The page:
Cumulative prospect theory (CPT) is a framework pioneered by Kahneman and Tversky, which is believed, based on extensive experimentation with human subjects, to form a better theory than expected utility theory (EUT) to model human behavior when faced with choices. Given the pervasive role of humans as agents in networks (e.g. social networks) and markets (e.g. labor markets) building mechanisms based on presumably more accurate models of human behavior is of great interest both for increasing human welfare and for building more efficient commerical systems that interact with humans. Since CPT includes EUT as a special case, research in this direction provides a strict generalization of existing modeling techniques. Game theoretic models are pervasive in the study of interactions between autonomous agents. There is a rich theory for EUT agents. Game theory for CPT agents, however, is barely getting off the ground. Our starting point is some recent works of Keskin, where notions of Nash equilibrium and correlated equilibrium were defined for games with CPT agents, i.e. agents who evaluate their prospects using CPT. In this talk we present some of our findings in the course of investigating the structure of CPT Nash and correlated equilibria. In particular, even though the set of CPT correlated equilibria can fail to be convex, unlike in the EUT case, and can even be disconnected, we demonstrate that, just as in the EUT case, the set of CPT Nash equilibria lies on the boundary of the set of CPT correlated equilibria. The talk will give a gentle introduction to the underlying ideas of CPT, which may be unfamiliar to many.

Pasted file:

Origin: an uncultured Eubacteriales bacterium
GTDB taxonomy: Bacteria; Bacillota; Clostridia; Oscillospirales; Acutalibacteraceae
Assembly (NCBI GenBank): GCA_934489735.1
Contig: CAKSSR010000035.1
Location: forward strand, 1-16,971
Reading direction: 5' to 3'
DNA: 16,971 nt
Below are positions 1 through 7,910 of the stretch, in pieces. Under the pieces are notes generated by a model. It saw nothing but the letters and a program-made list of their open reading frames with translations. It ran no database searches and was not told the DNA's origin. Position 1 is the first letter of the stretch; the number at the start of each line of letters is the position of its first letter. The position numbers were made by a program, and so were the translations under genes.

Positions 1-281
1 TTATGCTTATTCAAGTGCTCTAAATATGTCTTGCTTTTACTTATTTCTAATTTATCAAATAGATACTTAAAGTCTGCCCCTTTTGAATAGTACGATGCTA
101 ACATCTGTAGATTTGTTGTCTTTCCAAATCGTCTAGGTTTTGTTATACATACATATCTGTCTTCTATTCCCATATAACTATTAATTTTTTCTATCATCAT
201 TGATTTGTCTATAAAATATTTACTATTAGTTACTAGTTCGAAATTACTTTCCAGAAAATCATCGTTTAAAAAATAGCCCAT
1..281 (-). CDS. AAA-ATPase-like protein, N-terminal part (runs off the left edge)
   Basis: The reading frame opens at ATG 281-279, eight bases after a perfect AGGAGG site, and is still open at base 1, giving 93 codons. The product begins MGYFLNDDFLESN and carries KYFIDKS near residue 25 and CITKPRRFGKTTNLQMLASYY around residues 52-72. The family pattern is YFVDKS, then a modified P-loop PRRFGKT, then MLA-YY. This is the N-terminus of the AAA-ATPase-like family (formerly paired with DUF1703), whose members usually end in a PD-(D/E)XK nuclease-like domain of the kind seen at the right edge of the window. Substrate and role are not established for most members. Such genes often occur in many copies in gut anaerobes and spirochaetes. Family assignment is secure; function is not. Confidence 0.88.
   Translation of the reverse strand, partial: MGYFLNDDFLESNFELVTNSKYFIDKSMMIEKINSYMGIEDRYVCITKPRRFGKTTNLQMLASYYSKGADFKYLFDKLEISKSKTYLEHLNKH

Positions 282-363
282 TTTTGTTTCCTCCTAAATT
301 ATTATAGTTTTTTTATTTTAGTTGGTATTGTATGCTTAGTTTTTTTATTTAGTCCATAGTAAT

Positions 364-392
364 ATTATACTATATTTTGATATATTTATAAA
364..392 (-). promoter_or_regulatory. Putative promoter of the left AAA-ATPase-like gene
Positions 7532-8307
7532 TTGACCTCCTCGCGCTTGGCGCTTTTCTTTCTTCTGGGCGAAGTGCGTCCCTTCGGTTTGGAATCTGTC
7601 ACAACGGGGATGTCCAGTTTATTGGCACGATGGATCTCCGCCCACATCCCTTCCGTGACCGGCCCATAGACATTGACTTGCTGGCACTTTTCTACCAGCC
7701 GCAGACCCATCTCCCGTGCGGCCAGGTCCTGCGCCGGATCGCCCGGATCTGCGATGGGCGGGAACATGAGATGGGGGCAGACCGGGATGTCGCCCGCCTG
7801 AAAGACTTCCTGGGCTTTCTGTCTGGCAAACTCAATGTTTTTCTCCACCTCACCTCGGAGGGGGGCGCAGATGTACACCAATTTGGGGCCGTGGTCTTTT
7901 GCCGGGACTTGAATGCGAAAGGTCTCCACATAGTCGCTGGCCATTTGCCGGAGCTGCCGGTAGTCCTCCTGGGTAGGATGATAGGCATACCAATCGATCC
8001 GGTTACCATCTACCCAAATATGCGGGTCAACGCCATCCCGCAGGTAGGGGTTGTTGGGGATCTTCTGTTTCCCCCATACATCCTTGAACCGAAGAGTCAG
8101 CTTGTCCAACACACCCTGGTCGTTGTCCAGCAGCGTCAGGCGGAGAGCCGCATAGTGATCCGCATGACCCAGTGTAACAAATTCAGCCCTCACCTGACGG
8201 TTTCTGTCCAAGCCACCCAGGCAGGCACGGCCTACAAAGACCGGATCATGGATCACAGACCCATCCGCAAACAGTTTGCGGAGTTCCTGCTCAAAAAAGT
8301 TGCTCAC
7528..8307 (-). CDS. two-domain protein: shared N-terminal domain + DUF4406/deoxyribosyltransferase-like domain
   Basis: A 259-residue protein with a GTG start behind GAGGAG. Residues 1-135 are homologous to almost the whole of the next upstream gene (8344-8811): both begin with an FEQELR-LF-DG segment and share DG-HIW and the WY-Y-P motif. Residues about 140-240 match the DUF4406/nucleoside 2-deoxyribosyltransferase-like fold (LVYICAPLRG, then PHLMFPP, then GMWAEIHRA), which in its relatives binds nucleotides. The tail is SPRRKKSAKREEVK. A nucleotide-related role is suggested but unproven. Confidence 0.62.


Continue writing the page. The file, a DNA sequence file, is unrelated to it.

Venkat Anantharam is on the faculty of the EECS Department at the University of California, Berkeley. He received the Philips India Medal and the President of India Gold Medal from IIT Madras in 1980 and an NSF Presidential Young Investigator award in 1988. He is a co-recipient of the 1998 Prize Paper Award of the IEEE Information Theory Society, and a co-recipient of the 2000 Stephen O. Rice Prize Paper Award of the IEEE Communications Theory Society. He received the Distinguished Alumnus Award from IIT Madras in 2008. He is a Fellow of the IEEE.